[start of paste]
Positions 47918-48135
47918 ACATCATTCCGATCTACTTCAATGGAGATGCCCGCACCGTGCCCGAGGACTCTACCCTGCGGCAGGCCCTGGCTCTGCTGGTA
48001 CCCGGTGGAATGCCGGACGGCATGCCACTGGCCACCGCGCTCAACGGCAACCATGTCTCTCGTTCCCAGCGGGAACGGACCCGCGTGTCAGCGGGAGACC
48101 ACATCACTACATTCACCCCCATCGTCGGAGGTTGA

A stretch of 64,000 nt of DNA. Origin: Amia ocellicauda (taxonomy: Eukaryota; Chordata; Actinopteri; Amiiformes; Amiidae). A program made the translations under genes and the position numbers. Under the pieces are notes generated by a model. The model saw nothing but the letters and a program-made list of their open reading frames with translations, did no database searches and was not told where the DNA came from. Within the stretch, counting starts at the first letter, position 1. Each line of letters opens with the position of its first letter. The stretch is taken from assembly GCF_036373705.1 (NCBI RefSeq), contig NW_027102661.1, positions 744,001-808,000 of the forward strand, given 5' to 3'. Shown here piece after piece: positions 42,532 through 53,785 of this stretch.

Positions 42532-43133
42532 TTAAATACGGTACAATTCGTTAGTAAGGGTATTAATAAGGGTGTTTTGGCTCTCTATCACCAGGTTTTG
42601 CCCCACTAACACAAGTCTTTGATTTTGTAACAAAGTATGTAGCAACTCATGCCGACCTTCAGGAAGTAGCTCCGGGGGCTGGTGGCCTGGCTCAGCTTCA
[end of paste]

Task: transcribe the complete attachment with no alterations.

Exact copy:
Positions 47918-48135
47918 ACATCATTCCGATCTACTTCAATGGAGATGCCCGCACCGTGCCCGAGGACTCTACCCTGCGGCAGGCCCTGGCTCTGCTGGTA
48001 CCCGGTGGAATGCCGGACGGCATGCCACTGGCCACCGCGCTCAACGGCAACCATGTCTCTCGTTCCCAGCGGGAACGGACCCGCGTGTCAGCGGGAGACC
48101 ACATCACTACATTCACCCCCATCGTCGGAGGTTGA

A stretch of 64,000 nt of DNA. Origin: Amia ocellicauda (taxonomy: Eukaryota; Chordata; Actinopteri; Amiiformes; Amiidae). A program made the translations under genes and the position numbers. Under the pieces are notes generated by a model. The model saw nothing but the letters and a program-made list of their open reading frames with translations, did no database searches and was not told where the DNA came from. Within the stretch, counting starts at the first letter, position 1. Each line of letters opens with the position of its first letter. The stretch is taken from assembly GCF_036373705.1 (NCBI RefSeq), contig NW_027102661.1, positions 744,001-808,000 of the forward strand, given 5' to 3'. Shown here piece after piece: positions 42,532 through 53,785 of this stretch.

Positions 42532-43133
42532 TTAAATACGGTACAATTCGTTAGTAAGGGTATTAATAAGGGTGTTTTGGCTCTCTATCACCAGGTTTTG
42601 CCCCACTAACACAAGTCTTTGATTTTGTAACAAAGTATGTAGCAACTCATGCCGACCTTCAGGAAGTAGCTCCGGGGGCTGGTGGCCTGGCTCAGCTTCA